Does Malaysia have to pay billions to Sulu heirs?

If Malaysia refuses to pay the award, it could be vulnerable to having its assets seized globally under the New York Convention which allows for the enforcement of arbitral awards.

(FMT) – News about the Malaysian government being instructed by a French arbitration court to pay at least RM62.59 billion (US$14.92 billion) to the descendants of the last Sulu sultan has created a buzz on social media.

The arbitrator, Gonzalo Stampa, ruled on Feb 28 that Malaysia violated the 1878 agreements between the old Sulu kingdom in the Philippines and a representative of the British North Borneo Company that used to administer what is now Sabah.

The arbitration process originated in Spain, but has now moved to Paris.

FMT takes a closer look into the issue and its consequences.

What is the dispute about?

The dispute itself concerns the 1878 Deed of Cession between the then sultan of Sulu, Sultan Jamal al Alam, and Baron de Overbeck, the then Maharaja of Sabah, and British North Borneo Company’s Alfred Dent.

Under the agreement, Jamal ceded sovereignty over large parts of Sabah – from the northwest coast and extending beyond the east coast as far as the Sibuco River in the South – to Dent and Overbeck.

In exchange Dent, Overbeck and their future heirs were to pay the heirs of the sultan 5,000 Mexican dollars annually.

In 1936, the last formally recognised sultan of Sulu, Jamalul Kiram II, died without heirs and payments temporarily ceased until North Borneo High Court chief justice Charles F Macaskie named nine court-appointed heirs in 1939.

Payments to the heirs continued into modern times as Malaysia became the successor of the agreement following Sabah’s independence and the formation of the Federation of Malaysia in 1963.

But in 2013, after the Lahad Datu incursion, Malaysia stopped paying the sultan of Sulu’s heirs their annual compensation, which is equivalent to RM5,300.

For the record, in Tommy Thomas’ book “My Story: Justice in the Wilderness”, he said there was no evidence linking the Sulu descendants who were receiving the annual fees from Malaysia to the armed invaders into Lahad Datu.

A group of Sabahans, led by Keningau MP and STAR president Jeffrey Kitingan, lodging a police report against self-styled Sulu Sultan Mohd Akjan Ali in Kota Kinabalu in February 2020.

What is happening?

In 2017, attorneys for the heirs petitioned a Spanish court to provide an arbitrator. The heirs are represented by London-based lawyers Paul Cohen and Elisabeth Mason.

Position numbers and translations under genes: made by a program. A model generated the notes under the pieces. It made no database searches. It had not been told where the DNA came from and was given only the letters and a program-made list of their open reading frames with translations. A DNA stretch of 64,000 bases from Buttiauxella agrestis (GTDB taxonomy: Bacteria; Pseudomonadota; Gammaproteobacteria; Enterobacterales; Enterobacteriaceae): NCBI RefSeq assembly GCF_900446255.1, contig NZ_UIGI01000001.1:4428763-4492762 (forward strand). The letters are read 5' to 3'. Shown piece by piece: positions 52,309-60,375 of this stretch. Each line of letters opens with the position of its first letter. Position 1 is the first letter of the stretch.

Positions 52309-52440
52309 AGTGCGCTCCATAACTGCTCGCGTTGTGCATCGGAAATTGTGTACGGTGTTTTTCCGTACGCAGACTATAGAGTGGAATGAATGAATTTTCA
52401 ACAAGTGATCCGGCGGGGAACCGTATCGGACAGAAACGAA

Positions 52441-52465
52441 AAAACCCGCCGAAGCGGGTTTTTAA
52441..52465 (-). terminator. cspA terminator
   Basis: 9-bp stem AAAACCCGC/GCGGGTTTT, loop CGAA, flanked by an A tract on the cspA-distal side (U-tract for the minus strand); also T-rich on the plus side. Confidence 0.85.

The basis of a Spanish claim over Sabah originates from the assertion that Spain at the time exercised direct sovereignty over the Sulu sultanate and all of its dependencies.

However, in 2020, Kota Kinabalu High Court judge Martin Idang said Malaysian courts, and not Spanish courts, should resolve disputes arising from the 1878 Deed of Cession.

He said this was because Spanish courts do not have authority or jurisdiction over Malaysia.

The arbitration case was originally heard in Madrid. A source familiar with the matter explained that although the Malaysian government was invited and informed, it chose not to engage with the arbitrator.

However, in 2021, Malaysia successfully argued that protocols for communication from the Spanish court to the government were incorrect. On this basis, the Madrid high court annulled Stampa’s original appointment.

While this point is being appealed, the French courts adopted the arbitration, which was announced on Feb 28.

Yesterday, Spanish news website La Información reported that arbitrator Gonzalo Stampa ruled that the 1878 treaty constituted a commercial “international private lease agreement” and as such was liable.


In his autobiography, Thomas admitted that Malaysia was in breach of the agreement when payments stopped in 2013.

Cohen told FMT that arbitration is about a contract dispute and not long-held grievances over sovereignty.

“This case is not about sovereignty. Malaysia has admitted to breaching its long-standing agreement with the Sulu heirs,” he said.

“Therefore, the question at issue is simply one of how to rebalance the payments now that the current value of the contract to Malaysia is worth an unconscionable three million times the original bargain.”

Meanwhile, a source in the know said if Malaysia refuses to pay the award, it could be vulnerable to having its assets seized globally under the New York Convention which allows for the enforcement of arbitral awards.

“This could lead to an extended campaign of court-authorised seizures around the world,” said the source.